4 July 2005: Chemists send organic particles to print
US chemists have developed a lithography process for generating organic particles of any size and shape, and produced some of the smallest ever drug delivery particles.
'Our method, for the first time, opens the world's door to marrying organic materials to nanotechnology,' said lead researcher Joseph DeSimone of the University of North Carolina at Chapel Hill. 'Biology, after all, is almost exclusively organic materials.'
The process, which DeSimone and his team have called Print (particle replication in nonwetting templates), is a variant of imprint lithography, in which particles are created by pressing a mould onto a thin film of some desired material. In traditional imprint lithography, this often leaves a thin connecting film between the individual particles, which is known as the 'scum layer' and is analgous to the underlying layer formed when a mould is pressed into clay. Removing this layer requires harsh treatments, such as solvent processing, which can damage organic particles.
In Print, DeSimone and his team use moulds made of photocurable perfluoropolyether (PFPE) and place the desired material onto a highly fluorinated surface. Both the PFPE mould and the fluorinated surface are nonwetting to organic materials, which means that the mould and surface form a reversible seal that forces all the desired material into the confines of the mould. This produces individual particles with no connecting scum layer.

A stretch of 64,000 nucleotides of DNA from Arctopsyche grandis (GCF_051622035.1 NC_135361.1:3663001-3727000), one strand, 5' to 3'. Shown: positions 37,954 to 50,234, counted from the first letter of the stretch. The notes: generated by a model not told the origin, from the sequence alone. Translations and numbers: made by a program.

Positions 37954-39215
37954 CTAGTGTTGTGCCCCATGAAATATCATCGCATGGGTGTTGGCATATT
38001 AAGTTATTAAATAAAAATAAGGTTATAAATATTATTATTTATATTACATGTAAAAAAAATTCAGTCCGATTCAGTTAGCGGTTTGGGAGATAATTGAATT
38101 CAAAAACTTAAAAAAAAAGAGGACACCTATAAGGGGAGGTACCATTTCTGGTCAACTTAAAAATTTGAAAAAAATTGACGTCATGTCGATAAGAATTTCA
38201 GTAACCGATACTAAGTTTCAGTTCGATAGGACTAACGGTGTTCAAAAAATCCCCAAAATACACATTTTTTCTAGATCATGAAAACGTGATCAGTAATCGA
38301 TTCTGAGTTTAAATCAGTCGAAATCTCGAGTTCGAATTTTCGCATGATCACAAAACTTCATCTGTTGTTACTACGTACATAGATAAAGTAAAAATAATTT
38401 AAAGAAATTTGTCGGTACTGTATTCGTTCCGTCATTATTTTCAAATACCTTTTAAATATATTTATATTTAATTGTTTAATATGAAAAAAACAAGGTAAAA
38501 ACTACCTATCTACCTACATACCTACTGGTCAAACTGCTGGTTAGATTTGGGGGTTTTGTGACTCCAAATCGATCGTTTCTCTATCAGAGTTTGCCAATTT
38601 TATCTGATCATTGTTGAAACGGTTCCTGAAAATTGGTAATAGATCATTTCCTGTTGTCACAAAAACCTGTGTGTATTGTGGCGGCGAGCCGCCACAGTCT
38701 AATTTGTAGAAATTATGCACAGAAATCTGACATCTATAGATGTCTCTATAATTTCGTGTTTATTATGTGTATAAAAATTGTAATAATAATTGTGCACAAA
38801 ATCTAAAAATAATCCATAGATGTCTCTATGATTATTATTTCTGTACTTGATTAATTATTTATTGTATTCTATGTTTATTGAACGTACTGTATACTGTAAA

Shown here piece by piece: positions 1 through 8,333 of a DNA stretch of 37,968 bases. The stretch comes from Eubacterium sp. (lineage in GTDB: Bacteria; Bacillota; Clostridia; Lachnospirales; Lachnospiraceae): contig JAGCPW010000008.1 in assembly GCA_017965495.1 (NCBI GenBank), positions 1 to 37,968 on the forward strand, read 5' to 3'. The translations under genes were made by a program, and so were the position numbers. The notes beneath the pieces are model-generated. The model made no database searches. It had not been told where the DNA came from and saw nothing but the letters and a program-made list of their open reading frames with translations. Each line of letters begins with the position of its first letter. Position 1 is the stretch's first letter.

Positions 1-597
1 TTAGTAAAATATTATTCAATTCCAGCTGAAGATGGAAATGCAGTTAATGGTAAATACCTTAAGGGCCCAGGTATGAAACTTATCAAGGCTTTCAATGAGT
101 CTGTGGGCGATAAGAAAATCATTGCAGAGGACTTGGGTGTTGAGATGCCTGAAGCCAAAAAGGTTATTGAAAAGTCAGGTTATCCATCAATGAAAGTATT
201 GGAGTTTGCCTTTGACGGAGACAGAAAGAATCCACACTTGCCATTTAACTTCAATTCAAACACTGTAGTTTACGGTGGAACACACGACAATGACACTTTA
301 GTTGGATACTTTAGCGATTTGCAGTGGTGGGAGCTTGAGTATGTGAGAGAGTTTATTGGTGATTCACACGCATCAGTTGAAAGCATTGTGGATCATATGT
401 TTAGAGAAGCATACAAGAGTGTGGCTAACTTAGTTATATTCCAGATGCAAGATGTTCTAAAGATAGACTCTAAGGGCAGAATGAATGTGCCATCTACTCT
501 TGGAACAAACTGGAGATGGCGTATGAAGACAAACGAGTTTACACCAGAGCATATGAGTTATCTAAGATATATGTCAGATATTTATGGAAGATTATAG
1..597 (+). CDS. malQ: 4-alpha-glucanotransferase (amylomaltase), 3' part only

The chemists have used Print to create nanoparticles of many different shapes and sizes from such biocompatible organic materials as poly(d-lactic acid), polypyrrole and polyethylene glycol (PEG). They have also incorporated various bioactive agents, such as proteins and small-molecule drugs, into PEG particles under 200nm in size, by adding the agents to the PEG precursor solution prior to particle formation. DeSimone's team also claim to have created the first synthetic viruses by incorporating DNA strands into the particles.
The organic particles are collected by gliding a fine blade across the flat surface, which DeSimone says lends itself to developing Print as a continuous manufacturing process. He has set up a new company, Liquidia Technologies, to commercialise the process. Jon Evans
J P Rolland et al, J. Am. Chem. Soc. (DOI: 10.1021/ja051977c)